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Sensitivity of a Simple 2D EPID in Vivo Dosimetry

S Peca

S Peca*, D Brown , University of Calgary, Tom Baker Cancer Centre, Calgary, AB


SU-E-T-291 Sunday 3:00PM - 6:00PM Room: Exhibit Hall

Purpose:As radiotherapy (RT) increases in complexity, so does motivation for in vivo dosimetry (IVD), which may detect errors such as: setup, beam shaping and dose delivered. We have recently developed an easy-to-implement method for two-dimensional IVD based on images taken with the electronic portal imaging device (EPID) in cine mode during treatment. The purpose of this work is to characterize its sensitivity to possible RT delivery errors.

Methods:We introduced a series of modifications to a simple RT field (10x10, 100MU, 300RR, 20cm homogeneous phantom) to simulate errors. These modifications included multi-leaf collimator (MLC) position, number of MUs, and collimator angle. We quantified the sensitivity to inhomogeneities by inserting variable amounts of solid lung and bone. Finally we delivered realistic fields to an anthropomorphic phantom to estimate sensitivity to gantry angle and setup errors.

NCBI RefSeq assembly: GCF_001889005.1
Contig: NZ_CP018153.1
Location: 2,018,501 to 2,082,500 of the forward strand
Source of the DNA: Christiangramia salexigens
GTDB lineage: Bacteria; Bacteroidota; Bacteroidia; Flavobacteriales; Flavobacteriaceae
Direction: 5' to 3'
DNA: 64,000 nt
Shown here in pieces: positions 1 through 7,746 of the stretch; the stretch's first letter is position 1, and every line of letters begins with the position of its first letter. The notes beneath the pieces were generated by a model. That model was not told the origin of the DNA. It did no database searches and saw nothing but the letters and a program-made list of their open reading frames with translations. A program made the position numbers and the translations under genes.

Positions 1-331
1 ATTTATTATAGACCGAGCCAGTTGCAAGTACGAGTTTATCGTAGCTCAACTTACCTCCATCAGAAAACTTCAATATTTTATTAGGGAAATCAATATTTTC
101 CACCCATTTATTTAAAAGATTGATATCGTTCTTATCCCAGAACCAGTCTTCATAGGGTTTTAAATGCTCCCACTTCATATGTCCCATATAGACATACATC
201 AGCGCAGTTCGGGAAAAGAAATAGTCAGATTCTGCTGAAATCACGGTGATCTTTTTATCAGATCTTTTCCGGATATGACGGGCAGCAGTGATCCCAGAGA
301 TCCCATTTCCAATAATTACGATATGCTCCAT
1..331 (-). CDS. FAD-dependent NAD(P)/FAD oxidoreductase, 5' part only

Results:Our EPID-IVD is sensitive to MLC positioning errors of 1mm and 3mm in the closed and open directions respectively, and to 3% MU variations. Sensitivity to collimator angle depends on field shape irregularity; in the case of a 10x10 field, we are sensitive to errors of 0.8°. The sensitivity to inhomogeneities is limited by the nature of MV imaging: approximately 1% signal change is noted when switching 5cm of water to equal amounts of bone or lung. This suggests that the EPID-IVD is likely not sensitive to small setup or gantry angle errors, as confirmed by anthropomorphic tests.

Conclusion:We have characterized a simple method of 2D dose reconstruction at isocenter depth inside the patient, which is sensitive to possible RT delivery errors. This method may be useful as a secondary safety check, to prevent large errors from being carried on to following fractions, and to record delivered dose. By using readily available hardware, it is easily implemented and may prove especially useful in centers with limited resources.

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